WEST LAFAYETTE, Ind. -- Purdue University researchers have discovered that a winter weed common throughout Indiana will facilitate reproduction and population increases of soybean cyst nematode even when soybeans are not present in the field.

Purple deadnettle is a winter annual weed that usually emerges after harvest, overwinters as a seedling and fully develops in the spring. Purdue researchers discovered this fall that soybean cyst nematodes (SCN) use the purple deadnettle as an alternative host for feeding and reproducing when soybeans haven't been planted.

"SCN is the No. 1 pest problem with soybeans," said Jamal Faghihi, research nematologist. "We are trying to understand the relationship between purple deadnettle and soybeans."

Additional research is being done to determine if juvenile soybean cyst nematodes can last through the winter in the weeds' roots.

"SCN infests purple deadnettle roots, just like they do on a susceptible soybean variety," said Bill Johnson, an associate professor of weed science.

Soybean cyst nematode has been detected in 82 of the state's 92 counties. Johnson said that 2-4 million acres in Indiana have been affected. To protect soybean plants from this pest, researchers are trying to find the best timing to control purple deadnettle to reduce soybean cyst nematode densities.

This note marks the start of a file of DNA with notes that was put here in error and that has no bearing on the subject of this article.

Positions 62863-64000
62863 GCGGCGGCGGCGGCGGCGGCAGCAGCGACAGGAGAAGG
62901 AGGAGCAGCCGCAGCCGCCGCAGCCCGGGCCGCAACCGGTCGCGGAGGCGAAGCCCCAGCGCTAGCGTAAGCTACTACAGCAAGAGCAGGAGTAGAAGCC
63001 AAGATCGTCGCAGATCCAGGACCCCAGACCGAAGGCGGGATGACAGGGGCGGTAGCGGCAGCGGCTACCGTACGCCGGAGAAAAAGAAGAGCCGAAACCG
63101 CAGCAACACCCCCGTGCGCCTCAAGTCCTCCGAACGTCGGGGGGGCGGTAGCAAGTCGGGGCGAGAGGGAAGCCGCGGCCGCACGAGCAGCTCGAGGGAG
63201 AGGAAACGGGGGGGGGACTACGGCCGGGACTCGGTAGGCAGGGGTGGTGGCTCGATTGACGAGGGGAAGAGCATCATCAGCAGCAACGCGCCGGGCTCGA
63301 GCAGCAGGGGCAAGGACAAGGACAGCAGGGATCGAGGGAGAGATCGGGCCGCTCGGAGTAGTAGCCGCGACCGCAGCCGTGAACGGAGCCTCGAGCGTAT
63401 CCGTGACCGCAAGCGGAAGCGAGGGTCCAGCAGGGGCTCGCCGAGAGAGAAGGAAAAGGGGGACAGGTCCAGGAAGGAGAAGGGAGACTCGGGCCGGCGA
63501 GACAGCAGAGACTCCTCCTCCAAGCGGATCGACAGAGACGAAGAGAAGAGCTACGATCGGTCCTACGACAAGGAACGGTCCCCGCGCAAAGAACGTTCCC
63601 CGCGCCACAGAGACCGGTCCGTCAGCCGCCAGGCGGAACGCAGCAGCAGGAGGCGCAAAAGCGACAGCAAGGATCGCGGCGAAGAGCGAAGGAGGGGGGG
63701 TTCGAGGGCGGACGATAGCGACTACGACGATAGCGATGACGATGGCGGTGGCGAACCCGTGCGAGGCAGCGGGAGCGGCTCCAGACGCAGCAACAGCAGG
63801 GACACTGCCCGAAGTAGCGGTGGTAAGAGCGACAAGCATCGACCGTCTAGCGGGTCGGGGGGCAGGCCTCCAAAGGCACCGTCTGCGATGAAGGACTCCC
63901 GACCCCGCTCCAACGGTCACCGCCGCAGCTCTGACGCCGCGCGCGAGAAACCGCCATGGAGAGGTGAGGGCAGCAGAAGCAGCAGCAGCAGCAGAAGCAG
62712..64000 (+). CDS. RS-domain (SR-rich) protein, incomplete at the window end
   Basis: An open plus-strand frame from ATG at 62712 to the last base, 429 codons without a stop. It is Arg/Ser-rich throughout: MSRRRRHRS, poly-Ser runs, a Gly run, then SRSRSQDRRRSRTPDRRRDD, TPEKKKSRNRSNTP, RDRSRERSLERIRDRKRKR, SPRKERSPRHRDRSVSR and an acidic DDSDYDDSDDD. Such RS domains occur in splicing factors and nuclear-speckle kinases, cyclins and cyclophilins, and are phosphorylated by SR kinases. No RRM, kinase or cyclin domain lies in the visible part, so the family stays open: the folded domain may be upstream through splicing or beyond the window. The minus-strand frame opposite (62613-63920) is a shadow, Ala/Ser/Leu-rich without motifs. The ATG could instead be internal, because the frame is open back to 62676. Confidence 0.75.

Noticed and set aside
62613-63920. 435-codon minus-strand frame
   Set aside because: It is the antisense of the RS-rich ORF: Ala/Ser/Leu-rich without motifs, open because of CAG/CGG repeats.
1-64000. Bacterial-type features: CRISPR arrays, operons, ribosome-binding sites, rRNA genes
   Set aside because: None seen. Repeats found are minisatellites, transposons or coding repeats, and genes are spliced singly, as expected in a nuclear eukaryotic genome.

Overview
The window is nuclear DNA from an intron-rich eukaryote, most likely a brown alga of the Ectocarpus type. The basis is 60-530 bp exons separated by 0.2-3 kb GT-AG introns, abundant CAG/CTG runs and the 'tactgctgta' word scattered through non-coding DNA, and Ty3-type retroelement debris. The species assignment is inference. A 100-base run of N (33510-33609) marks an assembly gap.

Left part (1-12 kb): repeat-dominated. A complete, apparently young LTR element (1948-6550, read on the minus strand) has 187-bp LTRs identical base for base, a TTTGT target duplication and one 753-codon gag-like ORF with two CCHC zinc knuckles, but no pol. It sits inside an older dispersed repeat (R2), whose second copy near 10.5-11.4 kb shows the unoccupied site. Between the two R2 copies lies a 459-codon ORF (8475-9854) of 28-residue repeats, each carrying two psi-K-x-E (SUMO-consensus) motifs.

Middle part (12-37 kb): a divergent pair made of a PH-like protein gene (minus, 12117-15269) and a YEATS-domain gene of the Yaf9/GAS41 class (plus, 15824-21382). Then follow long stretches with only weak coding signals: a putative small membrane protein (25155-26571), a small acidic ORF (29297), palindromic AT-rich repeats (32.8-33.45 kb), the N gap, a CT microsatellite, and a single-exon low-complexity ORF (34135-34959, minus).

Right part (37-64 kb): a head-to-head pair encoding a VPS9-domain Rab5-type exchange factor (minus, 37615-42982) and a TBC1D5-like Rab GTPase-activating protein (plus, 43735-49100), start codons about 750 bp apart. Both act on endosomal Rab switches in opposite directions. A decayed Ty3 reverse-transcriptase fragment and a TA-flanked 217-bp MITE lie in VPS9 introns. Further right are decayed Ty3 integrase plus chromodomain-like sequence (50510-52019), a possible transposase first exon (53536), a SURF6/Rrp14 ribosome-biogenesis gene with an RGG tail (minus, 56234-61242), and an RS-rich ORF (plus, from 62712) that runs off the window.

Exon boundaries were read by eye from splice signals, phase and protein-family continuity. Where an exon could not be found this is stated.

For now, Purdue experts offer some tactics to reduce the nematodes.

One is rotating crops to slow growth by taking away the pest's food source. Research has shown that the nematodes still live in the soil, but rotating crops will aid in decreasing the population. Another strategy is to use a soybean cyst nematode resistant soybean variety to protect the plant from the pest.

In addition, Purdue researchers have shown that some winter weed management tactics can cause slight reductions in nematode populations. Research supported by the Indiana Soybean Board will evaluate the impact of winter management tactics on the weed and soybean cyst nematode populations in Indiana.

SOURCE: Purdue news release.